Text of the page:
CPJ urges government to fulfill promise by releasing records

January 18, 2007

Minister for Interior Aftab Ahmed Khan Sherpao
Room 404, 4th Floor, R-Block
Pak Secretariat, Islamabad

Secretary for Interior Syed Kamal Shah
Room 402, 4th Floor R-Block
Pak Secretariat, Islamabad

Via facsimile: 092-51-9202624

Dear Minister Sherpao and Secretary Shah:

The Committee to Protect Journalists is disturbed by the Interior Ministry’s failure to publicly produce investigative records as promised in regard to the deaths of eight journalists and to attacks and detentions involving more than 50 others in Pakistan since 2002.

You made this pledge on behalf of your government in a July 26, 2006, meeting with a three-person delegation representing CPJ. “We will follow up these cases and report to CPJ and the PFUJ [Pakistan Federal Union of Journalists]. We will report on the cases’ current status and what needs to be done to take the steps to finalize them,” Secretary Shah vowed at that meeting. That promise remains unfulfilled, and it appears to underscore an unwillingness or inability on the part of the government to bring to justice those who kill or attack journalists.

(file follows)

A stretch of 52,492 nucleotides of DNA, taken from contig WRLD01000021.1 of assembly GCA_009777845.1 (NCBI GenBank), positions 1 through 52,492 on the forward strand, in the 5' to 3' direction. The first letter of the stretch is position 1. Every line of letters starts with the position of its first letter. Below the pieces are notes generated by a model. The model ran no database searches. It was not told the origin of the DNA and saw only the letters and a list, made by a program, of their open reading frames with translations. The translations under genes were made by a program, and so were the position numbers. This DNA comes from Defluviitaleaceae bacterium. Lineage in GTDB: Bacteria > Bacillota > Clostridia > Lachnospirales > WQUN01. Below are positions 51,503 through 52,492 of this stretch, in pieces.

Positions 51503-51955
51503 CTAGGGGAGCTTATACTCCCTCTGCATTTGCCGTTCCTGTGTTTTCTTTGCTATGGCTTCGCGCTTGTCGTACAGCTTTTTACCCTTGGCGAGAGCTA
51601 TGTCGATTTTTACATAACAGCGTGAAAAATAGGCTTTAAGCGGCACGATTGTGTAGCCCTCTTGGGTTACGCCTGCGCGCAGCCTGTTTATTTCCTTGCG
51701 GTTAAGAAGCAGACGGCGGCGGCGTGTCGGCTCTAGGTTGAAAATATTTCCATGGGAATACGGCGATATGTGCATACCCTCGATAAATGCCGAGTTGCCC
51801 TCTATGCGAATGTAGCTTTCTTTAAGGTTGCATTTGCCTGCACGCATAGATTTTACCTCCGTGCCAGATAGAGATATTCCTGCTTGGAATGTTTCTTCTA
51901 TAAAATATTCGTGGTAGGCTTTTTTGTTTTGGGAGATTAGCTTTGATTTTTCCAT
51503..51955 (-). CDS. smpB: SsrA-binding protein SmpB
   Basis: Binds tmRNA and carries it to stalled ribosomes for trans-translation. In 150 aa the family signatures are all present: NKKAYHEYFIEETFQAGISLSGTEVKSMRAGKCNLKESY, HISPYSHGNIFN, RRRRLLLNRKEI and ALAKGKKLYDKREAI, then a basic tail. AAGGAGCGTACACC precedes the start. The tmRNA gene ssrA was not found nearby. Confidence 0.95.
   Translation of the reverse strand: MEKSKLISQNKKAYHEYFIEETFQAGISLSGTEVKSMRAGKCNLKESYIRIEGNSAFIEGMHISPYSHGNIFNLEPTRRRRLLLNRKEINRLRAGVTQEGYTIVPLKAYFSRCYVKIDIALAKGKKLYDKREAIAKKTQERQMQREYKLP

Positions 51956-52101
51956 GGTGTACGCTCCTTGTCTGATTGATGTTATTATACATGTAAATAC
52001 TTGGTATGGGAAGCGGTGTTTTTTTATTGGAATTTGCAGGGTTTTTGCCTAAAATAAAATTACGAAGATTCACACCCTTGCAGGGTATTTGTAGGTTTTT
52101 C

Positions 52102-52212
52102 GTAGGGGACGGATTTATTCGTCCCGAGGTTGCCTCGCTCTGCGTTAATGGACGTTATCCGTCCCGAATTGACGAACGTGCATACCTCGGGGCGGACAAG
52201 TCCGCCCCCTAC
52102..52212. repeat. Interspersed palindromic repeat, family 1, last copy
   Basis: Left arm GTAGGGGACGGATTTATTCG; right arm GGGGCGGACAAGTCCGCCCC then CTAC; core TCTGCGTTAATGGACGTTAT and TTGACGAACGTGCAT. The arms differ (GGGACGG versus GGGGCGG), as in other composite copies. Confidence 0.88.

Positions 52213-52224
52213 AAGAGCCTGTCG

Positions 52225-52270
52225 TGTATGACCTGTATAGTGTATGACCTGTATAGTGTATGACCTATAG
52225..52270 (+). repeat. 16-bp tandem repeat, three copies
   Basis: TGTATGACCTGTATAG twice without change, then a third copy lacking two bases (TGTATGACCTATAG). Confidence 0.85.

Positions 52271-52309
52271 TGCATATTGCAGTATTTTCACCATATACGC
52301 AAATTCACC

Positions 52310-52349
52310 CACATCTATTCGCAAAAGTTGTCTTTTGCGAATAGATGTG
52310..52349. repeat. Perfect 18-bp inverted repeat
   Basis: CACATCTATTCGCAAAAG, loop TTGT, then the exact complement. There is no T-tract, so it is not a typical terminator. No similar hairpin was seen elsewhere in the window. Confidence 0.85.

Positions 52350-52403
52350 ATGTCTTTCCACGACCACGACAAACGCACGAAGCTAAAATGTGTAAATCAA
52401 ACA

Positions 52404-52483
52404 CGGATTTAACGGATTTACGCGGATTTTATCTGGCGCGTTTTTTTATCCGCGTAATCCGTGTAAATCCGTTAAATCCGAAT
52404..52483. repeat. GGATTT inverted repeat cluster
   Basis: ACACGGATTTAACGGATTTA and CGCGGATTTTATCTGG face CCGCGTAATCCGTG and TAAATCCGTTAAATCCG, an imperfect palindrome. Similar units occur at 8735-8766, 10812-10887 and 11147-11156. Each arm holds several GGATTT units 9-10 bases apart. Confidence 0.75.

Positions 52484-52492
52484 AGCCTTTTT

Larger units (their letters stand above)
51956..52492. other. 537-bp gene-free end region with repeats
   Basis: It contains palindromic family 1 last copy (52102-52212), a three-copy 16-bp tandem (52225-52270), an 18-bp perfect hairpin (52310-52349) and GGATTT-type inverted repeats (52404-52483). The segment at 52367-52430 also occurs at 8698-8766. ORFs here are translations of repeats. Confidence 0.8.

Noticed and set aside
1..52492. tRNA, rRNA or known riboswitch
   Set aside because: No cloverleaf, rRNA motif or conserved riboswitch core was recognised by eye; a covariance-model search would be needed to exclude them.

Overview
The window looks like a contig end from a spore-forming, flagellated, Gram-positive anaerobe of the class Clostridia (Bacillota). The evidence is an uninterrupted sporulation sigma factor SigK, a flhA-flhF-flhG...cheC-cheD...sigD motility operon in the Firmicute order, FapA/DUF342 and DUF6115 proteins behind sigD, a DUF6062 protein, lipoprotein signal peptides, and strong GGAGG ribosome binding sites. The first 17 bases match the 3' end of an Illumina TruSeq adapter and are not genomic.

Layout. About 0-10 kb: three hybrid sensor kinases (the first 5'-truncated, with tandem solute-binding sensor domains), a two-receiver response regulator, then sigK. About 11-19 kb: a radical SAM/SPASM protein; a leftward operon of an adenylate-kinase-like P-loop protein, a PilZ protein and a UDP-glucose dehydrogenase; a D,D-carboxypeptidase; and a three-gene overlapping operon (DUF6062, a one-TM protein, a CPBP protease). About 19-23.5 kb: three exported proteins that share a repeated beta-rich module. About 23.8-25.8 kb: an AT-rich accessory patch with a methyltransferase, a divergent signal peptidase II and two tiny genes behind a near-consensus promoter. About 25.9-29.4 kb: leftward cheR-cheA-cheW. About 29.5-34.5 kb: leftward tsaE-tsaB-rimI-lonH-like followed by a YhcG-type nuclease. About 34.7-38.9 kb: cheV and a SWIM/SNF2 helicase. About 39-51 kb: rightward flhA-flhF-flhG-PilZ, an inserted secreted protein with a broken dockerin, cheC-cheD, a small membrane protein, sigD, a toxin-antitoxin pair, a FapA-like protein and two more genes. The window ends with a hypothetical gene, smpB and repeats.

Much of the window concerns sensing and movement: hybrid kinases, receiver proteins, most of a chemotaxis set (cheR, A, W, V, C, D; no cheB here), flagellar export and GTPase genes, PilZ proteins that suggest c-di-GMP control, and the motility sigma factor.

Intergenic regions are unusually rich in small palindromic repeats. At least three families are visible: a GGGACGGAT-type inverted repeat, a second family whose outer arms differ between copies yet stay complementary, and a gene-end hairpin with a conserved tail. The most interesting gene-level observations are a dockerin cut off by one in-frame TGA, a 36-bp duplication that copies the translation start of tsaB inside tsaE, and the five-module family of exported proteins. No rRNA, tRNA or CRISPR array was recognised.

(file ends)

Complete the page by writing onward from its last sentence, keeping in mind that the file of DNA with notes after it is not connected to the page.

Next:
Since our meeting six months ago, CPJ research shows, at least one journalist has been killed and five others attacked or detained with no public announcement of even initial investigative findings. The silence of your government leaves Pakistani journalists in great jeopardy.

In the case of Hayatullah Khan, who was abducted in December 2005 and found shot to death on June 16, 2006, the investigative report of High Court Justice Mohammed Reza Khan has not been made public–though it was submitted to the government on August 18. On December 17, Information Minister Muhammad Ali Durrani told journalists that Justice Khan’s report would soon be made public. No public report has followed.

When our delegation met with you in July, we pointed out that seven Pakistani journalists had been killed since the death of American reporter Daniel Pearl in 2002. Only Pearl’s death was thoroughly investigated, the investigative findings publicly reported, and the perpetrators brought to trial.

Minister Sherpao and Secretary Shah, you agreed that such a record reflected poorly on your government’s concern for Pakistani journalists. Yet your government’s subsequent silence calls into question the sincerity of those remarks.

We call on the Interior Ministry to fulfill the promise it made to us and our Pakistani colleagues on July 26 by immediately revealing government information on slayings, detentions, and attacks involving journalists since 2002.


Joel Simon
Executive Director